Delhi court gives permission. But is CBI ready?
A DELHI court has allowed the Central Bureau of Investigation (CBI) to seek extradition of former Union Carbide Corporation chairperson Warren Anderson, the prime accused in the 1984 Bhopal gas disaster, from the US. Anderson, 90, has never faced trial in the case.
On March 23, while allowing CBI’s plea to extradite Anderson, chief metropolitan magistrate Vinod Yadav said, “Considering the entire facts ... and sentiments of the disaster-hit people, I deem it appropriate and in the interest of justice that he be extradited.” CBI had filed a 33-page application before the magistrate, stating that Anderson “is criminally liable to stand trial in India.
It would be a travesty and miscarriage of justice if he is not brought before the court of law in India”. The Ministry of External Affairs will carry out the extradition. India had approached the US for extradition in 2003 but Washington rejected the plea in 2004 (see ‘Beyond Bhopal: incentive for unsafe industries’, Down To Earth, July 1-15, 2010).
But, “CBI is not prepared to carry out the extradition”, says Rachna Dhingra, an activist with non-profit Bhopal Group for Information and Action. “This could be a hurried step by CBI before the meeting of a group of ministers (GoM) on the case,” she adds.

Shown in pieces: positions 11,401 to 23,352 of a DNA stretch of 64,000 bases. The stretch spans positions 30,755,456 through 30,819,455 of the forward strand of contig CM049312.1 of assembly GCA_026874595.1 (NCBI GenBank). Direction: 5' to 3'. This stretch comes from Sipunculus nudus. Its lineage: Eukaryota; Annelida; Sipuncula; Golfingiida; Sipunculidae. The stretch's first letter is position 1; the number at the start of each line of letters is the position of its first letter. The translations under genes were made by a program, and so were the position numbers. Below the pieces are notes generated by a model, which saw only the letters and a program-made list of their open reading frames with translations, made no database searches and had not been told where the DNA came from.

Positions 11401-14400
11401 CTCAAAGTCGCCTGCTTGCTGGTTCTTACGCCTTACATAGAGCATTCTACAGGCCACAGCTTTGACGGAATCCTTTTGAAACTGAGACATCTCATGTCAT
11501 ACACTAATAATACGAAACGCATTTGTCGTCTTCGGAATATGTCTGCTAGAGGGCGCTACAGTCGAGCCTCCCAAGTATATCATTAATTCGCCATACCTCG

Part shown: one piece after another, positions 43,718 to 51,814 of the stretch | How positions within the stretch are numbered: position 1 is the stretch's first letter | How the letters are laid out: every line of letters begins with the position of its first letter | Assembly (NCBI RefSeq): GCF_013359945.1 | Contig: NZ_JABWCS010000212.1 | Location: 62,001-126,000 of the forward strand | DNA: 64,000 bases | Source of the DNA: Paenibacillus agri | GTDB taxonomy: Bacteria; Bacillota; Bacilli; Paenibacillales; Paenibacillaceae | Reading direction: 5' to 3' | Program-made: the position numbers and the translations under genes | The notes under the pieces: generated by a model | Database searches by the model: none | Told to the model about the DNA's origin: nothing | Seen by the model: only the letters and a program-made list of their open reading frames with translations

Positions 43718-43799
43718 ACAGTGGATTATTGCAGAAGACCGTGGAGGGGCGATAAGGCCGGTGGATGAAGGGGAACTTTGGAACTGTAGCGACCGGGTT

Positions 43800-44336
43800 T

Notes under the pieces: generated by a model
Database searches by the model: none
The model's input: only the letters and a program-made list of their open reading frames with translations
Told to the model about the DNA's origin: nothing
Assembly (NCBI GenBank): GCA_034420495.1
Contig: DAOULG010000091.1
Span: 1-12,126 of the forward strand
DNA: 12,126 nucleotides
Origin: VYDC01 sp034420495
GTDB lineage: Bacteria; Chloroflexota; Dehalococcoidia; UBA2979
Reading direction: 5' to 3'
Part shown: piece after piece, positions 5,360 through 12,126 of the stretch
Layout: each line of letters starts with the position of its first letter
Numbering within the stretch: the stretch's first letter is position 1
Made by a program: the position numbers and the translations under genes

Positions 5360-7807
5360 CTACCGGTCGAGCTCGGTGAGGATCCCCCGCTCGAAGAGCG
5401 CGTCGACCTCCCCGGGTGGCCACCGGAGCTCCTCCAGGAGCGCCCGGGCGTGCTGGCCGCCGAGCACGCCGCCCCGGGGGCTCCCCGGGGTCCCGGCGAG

The GoM, Dhingra is referring to, is chaired by Home Minister P Chidambaram. During its March 24, meeting the GoM gave an in-principle approval to construct a memorial for the gas tragedy victims at the disaster site once it has been cleared of 340 tonnes of toxic waste.
“There was supposed to be a proper assessment of the site followed by a clean-up. But nothing has happened,” says Abdul Jabbar, convener of Bhopal Gas Peedit Mahila Udyog Sangathan. But Madhya Pradesh minister for Bhopal Gas Tragedy Relief and Rehabilitation Babulal Gaur says, “There are trees and cattle at the site.
They are fine. There is so much bad publicity regarding waste at the site… everything is fine.” He, however, did say disposing of the toxic waste was a problem since the dumping site is not yet finalised. GoM also gave an in-principle nod for a Rs 500 crore fund for improving medical facilities at a hospital set up for the victims of the world’s worst industrial disaster.
We are a voice to you; you have been a support to us. Together we build journalism that is independent, credible and fearless. You can further help us by making a donation. This will mean a lot for our ability to bring you news, perspectives and analysis from the ground so that we can make change together.
Comments are moderated and will be published only after the site moderator’s approval. Please use a genuine email ID and provide your name. Selected comments may also be used in the ‘Letters’ section of the Down To Earth print edition.